The coronavirus pandemic has brought many people suffering from either the virus itself or from the economical impact of the countermeasures to fight against it. Amid all these, however, world leaders are having strained relations with their fellow officials as accusations go back-and-forth.

A recent meeting of the World Health Organization (WHO) on Monday intended to pull the countries of the world together against the ongoing coronavirus pandemic turned sour as tensions rose between the United States and Chinese leaders.

Donation for a 'good' cause

At the start of the forums, Chinese President Xi Jinping announced that Beijing would be donating $2 billion to help the fight against the coronavirus which will be used in dispatching healthcare workers and medical supplies to several countries around the world affected by the pandemic, as reported by the New York Times.

The funds given will be utilized over two years and amounts to more than double the financial aid given by the United States before President Trump's orders last month to cut off the donations.

The Asian country's donation will also set China as the frontrunner of international efforts meant to control the COVID-19 pandemic that has made people around the world suffer.

The move, however, was seen by American authorities as a way to distract the world of China's alleged hiding of information regarding the coronavirus in the early stages of the pandemic.

The arguments have been developing over the past few weeks with a recent debacle over Taiwan's inclusion as an observer over the World Health Assembly (WHA).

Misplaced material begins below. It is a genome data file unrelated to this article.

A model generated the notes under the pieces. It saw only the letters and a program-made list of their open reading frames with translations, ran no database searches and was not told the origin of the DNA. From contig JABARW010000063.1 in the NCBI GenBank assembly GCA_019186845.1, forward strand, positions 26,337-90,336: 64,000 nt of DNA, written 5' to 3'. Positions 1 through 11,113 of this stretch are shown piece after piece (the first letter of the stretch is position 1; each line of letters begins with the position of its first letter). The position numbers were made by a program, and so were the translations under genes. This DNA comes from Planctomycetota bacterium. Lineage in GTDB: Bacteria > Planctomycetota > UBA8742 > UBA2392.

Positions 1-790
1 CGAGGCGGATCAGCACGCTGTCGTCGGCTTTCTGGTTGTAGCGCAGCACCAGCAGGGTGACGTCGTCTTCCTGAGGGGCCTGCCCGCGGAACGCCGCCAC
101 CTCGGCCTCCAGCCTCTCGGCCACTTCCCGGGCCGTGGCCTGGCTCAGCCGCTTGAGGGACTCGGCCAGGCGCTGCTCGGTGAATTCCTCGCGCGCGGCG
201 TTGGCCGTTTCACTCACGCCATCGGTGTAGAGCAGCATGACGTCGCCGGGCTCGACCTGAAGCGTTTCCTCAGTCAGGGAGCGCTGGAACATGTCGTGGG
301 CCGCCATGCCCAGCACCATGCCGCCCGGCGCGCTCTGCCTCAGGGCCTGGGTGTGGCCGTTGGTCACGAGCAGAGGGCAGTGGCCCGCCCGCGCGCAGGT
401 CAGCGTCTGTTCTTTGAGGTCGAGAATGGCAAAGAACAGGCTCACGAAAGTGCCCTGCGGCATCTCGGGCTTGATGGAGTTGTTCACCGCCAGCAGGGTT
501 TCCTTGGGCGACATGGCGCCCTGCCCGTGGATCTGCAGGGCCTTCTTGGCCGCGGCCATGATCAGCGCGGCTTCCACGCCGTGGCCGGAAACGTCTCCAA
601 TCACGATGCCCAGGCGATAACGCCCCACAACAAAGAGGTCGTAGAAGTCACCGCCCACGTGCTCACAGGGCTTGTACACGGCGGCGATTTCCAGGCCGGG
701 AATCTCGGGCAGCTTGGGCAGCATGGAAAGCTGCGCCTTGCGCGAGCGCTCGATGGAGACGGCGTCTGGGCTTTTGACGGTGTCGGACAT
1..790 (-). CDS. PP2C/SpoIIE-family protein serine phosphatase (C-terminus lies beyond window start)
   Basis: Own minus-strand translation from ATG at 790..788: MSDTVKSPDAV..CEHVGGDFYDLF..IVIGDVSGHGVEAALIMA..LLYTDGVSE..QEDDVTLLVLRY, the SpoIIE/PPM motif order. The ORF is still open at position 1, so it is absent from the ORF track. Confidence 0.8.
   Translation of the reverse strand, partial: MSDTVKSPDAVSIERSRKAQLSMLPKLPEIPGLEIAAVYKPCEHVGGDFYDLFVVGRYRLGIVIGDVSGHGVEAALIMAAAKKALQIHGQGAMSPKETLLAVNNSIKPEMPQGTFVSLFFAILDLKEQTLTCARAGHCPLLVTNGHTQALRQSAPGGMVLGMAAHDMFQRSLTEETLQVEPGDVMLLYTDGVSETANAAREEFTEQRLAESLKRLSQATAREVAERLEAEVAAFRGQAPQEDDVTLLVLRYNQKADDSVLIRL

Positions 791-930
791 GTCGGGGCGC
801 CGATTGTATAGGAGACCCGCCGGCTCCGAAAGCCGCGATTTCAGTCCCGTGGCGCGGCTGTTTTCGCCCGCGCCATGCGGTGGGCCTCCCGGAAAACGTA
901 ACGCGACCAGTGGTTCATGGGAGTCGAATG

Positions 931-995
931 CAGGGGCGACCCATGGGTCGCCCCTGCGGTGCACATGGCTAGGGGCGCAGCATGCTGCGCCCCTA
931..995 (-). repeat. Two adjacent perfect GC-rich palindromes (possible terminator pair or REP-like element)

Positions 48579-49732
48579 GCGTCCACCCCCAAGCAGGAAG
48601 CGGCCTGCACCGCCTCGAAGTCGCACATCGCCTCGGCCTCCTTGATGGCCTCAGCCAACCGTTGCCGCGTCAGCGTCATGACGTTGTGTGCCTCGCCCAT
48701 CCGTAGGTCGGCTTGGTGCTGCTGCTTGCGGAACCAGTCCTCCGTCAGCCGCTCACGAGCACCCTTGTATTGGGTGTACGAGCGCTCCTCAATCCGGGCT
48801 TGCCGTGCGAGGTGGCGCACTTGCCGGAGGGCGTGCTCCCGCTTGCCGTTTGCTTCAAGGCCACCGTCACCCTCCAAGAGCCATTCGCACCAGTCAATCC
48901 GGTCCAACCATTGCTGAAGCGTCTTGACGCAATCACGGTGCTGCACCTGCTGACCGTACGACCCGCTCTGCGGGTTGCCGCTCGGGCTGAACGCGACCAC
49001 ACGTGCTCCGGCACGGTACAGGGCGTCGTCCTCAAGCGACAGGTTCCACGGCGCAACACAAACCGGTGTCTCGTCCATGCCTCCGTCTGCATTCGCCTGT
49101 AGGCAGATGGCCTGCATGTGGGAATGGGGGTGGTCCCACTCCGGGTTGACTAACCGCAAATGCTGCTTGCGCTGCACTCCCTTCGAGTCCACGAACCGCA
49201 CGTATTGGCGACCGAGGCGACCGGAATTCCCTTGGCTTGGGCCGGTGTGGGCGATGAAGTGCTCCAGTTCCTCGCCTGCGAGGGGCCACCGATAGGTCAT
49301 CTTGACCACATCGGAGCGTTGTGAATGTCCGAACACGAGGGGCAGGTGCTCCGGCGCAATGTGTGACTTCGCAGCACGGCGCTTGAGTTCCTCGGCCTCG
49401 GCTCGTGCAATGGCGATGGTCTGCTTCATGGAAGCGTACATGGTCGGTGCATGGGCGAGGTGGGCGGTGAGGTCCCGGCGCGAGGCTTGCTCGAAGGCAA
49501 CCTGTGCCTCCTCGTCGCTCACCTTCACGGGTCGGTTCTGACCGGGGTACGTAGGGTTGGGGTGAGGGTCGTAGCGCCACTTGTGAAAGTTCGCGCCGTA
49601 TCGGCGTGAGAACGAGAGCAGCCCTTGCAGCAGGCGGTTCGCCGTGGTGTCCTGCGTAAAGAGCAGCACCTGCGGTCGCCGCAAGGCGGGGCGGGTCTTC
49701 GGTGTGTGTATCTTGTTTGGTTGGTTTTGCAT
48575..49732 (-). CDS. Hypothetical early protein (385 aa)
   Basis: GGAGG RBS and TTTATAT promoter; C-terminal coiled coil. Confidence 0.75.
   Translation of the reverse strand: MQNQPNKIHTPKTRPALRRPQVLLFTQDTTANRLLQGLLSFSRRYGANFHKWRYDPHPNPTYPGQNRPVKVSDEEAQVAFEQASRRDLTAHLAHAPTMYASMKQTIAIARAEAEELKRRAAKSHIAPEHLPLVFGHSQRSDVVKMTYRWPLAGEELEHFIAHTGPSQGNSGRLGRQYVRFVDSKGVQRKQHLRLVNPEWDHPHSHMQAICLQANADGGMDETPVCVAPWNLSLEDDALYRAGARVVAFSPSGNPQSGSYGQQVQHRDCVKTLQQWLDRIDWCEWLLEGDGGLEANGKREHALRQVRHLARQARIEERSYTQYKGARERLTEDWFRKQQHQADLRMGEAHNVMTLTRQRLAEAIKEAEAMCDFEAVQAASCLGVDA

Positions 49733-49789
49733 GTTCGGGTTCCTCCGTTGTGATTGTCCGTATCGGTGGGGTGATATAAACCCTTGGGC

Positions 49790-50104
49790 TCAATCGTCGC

The independent island was ruled out of WHO membership by Beijing as it considers the province awaiting reunification with the mainland.

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A divided world

According to the CNBC, Taiwan was part of the World Health Assembly as a non-voting observer between 2009 and 2016. The province's representation at the assembly has been blocked by Beijing, however, as scepticisms arose.

Former US defence department official, Drew Thompson, who was responsible for managing bilateral relations with the Chinese, Taiwanese, and Mongolian governments, said that "China has always been the arbiter of whether or not Taiwan can participate in WHA meetings, and it makes that decision based on its own political calculator of the state of cross-Strait relations, rather than concern for global public health."

The announcement by President Xi was made in a video conference to the WHA, which is an annual event that is being conducted virtually as new pandemic situations arise.

President Trump, on the other hand, declined to lead the opening of the two-day gathering, which gave the Chinese president the chance to lead the assembly himself.

"In China, after making painstaking efforts and sacrifice, we have turned the tide on the virus and protected lives," said President Xi. "We have done everything in our power to support and assist countries in need."

The US secretary of health and human services, Alex M. Azar II, replied with criticism that both the WHO and China lacked the proper handling of the pandemic that led to unnecessary deaths and suffering.

"We must be frank about one of the primary reasons that this outbreak spun out of control," said Azar. "There was a failure by this organization to obtain the information that the world needed, and that failure cost many lives."

Other leaders, in response to the remarks given by the involved parties, shared the lack of global cooperation that is needed in fighting the pandemic as they urge every nation to set aside their differences and work together.

"No country can solve this problem alone," Chancellor Angela Merkel of Germany said. "We must work together."

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